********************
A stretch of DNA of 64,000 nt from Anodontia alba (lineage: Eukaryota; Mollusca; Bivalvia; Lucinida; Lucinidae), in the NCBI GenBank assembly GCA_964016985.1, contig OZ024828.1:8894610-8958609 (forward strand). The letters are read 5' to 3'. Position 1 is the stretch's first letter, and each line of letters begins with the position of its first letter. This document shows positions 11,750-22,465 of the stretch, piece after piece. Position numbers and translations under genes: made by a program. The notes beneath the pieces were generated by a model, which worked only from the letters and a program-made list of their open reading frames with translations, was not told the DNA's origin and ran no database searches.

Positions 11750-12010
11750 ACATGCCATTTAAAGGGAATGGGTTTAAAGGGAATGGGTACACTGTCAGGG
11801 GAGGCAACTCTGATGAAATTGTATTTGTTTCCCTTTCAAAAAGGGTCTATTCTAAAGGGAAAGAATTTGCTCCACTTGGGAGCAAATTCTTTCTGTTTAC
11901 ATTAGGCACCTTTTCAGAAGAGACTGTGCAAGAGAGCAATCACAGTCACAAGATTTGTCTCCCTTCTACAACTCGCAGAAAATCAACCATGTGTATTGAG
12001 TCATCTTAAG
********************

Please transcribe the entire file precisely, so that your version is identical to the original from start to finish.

A stretch of DNA of 64,000 nt from Anodontia alba (lineage: Eukaryota; Mollusca; Bivalvia; Lucinida; Lucinidae), in the NCBI GenBank assembly GCA_964016985.1, contig OZ024828.1:8894610-8958609 (forward strand). The letters are read 5' to 3'. Position 1 is the stretch's first letter, and each line of letters begins with the position of its first letter. This document shows positions 11,750-22,465 of the stretch, piece after piece. Position numbers and translations under genes: made by a program. The notes beneath the pieces were generated by a model, which worked only from the letters and a program-made list of their open reading frames with translations, was not told the DNA's origin and ran no database searches.

Positions 11750-12010
11750 ACATGCCATTTAAAGGGAATGGGTTTAAAGGGAATGGGTACACTGTCAGGG
11801 GAGGCAACTCTGATGAAATTGTATTTGTTTCCCTTTCAAAAAGGGTCTATTCTAAAGGGAAAGAATTTGCTCCACTTGGGAGCAAATTCTTTCTGTTTAC
11901 ATTAGGCACCTTTTCAGAAGAGACTGTGCAAGAGAGCAATCACAGTCACAAGATTTGTCTCCCTTCTACAACTCGCAGAAAATCAACCATGTGTATTGAG
12001 TCATCTTAAG